Eyes of Laura Mars (1978):

The eyes are the theme, and Irvin Kershner states it with a zoom on a photograph for an ocular close-up and locates the prowling killer with a blurry, handheld POV -- the story is John Carpenter's, so the opening of Halloween is felt until Argento's black-gloved hand makes an appearance. An icepick sails into an eyeball, and Faye Dunaway wakes up in her abstractly posh apartment; she's a photographer notorious for pictorials that blend sexuality and brutality, amazons in garter belts splayed in gruesome tableaux mort. She arrives fashionably late for her new exhibition and, amid a flurry of tracking, panning, and craning, discovers that a friend has just been slaughtered, her dream was in reality a vision linking her to the murderer. Tommy Lee Jones, the detective, deems her the "frustrated-voyeur type," while Brad Dourif (scruffy chauffeur), Rene Auberjonois (swishy manager), and Raul Julia (gigolo ex-hubby) provide the suspects, as well as an avid snapshot of New York City circa 1978. The city, itself fecund with tensions, watches from the sidelines in amusement as Dunaway holds faux-chaos in the street, models tugging at each other's hair in front of burning cars; punk lies just beyond the horizon, but for now the soundtrack has to settle for Barbra Streisand. Vision is under constant threat, and the killer's blade eventually aims for the camera's eye and cracks the lens -- the heroine illustrates her condition by positioning herself with back to camera while pointing to her blank video monitor, which surely finds its echo that same year in The Fury ("Imagine that you are in front of a blank movie screen...") What a project for De Palma! Unfortunately, the film has in Kershner an urbane artisan rather than a bedeviled obsessive, polishing off a fair but hollow approximation of an abstruse Fulci giallo. Eye-gouging for the maestro exposes and quakes the fragility of order, for Kershner it's a just fashion fillip, Dunaway looking fab while miming horror to "Shake Your Booty." With Lisa Taylor, and Darlanne Fluegel.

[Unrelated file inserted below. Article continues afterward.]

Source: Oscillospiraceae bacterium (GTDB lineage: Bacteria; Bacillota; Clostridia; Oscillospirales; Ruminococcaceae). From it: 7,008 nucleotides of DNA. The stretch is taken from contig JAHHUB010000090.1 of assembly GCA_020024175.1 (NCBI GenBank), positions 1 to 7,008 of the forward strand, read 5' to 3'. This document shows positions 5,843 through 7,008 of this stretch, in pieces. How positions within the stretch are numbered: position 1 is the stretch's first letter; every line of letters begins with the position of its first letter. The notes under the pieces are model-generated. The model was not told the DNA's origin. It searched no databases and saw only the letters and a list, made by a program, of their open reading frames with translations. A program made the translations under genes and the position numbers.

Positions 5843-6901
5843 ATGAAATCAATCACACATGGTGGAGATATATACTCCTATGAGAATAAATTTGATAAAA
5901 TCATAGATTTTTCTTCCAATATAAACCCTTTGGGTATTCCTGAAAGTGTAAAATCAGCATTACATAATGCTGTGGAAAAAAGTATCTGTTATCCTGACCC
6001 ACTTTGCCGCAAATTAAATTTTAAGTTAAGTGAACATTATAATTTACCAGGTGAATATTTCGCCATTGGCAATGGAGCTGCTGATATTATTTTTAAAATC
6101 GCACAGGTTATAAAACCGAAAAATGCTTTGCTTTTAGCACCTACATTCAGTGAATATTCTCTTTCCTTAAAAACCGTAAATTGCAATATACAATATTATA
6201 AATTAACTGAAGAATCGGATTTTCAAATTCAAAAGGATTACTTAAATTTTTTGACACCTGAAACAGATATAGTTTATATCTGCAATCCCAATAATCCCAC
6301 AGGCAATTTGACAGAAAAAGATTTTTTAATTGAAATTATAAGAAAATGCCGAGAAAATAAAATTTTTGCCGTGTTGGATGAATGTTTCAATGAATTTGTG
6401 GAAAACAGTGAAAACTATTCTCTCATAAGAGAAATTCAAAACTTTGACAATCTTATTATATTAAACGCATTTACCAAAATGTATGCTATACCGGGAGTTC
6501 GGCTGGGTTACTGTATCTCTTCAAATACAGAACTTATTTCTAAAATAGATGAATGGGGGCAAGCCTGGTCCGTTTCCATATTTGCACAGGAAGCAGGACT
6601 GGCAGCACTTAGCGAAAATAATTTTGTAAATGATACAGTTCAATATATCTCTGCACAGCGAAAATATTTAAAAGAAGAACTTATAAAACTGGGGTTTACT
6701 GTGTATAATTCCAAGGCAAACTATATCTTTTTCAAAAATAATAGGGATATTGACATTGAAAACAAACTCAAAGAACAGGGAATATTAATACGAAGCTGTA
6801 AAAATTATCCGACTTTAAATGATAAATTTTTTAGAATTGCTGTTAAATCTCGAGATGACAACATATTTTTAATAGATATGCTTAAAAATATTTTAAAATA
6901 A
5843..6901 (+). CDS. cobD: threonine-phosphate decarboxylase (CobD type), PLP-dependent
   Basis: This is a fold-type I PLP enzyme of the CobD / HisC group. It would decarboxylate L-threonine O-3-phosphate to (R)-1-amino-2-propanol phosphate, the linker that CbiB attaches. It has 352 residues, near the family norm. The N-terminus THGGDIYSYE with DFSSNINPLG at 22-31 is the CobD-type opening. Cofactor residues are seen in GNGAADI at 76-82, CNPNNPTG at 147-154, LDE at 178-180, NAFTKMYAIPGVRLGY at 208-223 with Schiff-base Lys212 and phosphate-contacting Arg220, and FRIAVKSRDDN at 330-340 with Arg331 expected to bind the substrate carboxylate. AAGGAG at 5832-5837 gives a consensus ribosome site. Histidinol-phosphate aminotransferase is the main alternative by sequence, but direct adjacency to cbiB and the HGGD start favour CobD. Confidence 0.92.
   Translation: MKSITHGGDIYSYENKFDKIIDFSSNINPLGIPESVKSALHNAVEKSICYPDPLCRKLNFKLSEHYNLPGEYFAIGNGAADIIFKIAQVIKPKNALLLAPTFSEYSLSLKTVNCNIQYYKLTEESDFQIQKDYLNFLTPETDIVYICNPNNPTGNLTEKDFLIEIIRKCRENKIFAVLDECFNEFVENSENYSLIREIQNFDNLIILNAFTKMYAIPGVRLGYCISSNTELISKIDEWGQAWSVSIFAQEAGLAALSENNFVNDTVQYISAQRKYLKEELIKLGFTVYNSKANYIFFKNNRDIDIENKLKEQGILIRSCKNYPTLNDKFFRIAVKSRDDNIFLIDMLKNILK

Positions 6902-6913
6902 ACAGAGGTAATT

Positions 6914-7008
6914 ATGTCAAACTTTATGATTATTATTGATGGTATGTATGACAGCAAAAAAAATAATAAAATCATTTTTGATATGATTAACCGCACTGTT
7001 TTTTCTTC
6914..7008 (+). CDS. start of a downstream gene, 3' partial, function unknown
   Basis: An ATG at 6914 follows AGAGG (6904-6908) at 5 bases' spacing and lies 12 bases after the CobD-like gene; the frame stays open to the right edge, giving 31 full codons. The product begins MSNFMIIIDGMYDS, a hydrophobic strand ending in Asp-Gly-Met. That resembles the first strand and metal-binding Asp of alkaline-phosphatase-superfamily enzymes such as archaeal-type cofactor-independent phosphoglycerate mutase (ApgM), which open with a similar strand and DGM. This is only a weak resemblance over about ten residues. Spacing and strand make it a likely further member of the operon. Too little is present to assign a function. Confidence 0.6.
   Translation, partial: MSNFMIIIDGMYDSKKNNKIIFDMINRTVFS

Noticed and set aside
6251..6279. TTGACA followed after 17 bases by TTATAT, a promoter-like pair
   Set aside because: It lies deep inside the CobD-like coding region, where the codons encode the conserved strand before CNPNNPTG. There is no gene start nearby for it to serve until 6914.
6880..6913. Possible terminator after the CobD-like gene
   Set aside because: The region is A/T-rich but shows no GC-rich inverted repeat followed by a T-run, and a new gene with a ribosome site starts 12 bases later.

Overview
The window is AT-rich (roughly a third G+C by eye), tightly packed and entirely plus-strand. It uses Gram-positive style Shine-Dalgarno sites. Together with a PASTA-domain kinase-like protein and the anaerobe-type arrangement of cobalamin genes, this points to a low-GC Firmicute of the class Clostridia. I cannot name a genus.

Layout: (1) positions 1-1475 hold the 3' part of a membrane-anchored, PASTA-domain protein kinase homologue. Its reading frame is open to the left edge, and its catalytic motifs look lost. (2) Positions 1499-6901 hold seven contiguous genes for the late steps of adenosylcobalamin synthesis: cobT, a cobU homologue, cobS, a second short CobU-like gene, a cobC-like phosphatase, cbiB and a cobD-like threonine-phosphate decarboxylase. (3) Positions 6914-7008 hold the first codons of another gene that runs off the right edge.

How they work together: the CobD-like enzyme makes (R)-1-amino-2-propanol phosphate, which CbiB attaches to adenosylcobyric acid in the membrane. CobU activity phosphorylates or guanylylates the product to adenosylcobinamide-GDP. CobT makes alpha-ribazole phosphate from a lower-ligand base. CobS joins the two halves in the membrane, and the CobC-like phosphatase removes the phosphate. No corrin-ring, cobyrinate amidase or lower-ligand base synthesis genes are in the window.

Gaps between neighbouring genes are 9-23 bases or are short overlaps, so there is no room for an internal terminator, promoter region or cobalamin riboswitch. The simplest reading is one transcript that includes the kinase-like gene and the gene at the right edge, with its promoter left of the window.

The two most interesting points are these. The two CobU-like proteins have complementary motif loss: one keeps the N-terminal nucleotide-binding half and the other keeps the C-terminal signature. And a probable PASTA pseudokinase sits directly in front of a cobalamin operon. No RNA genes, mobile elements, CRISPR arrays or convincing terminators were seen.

--- Fernando F. Croce

Back to Reviews
Back Home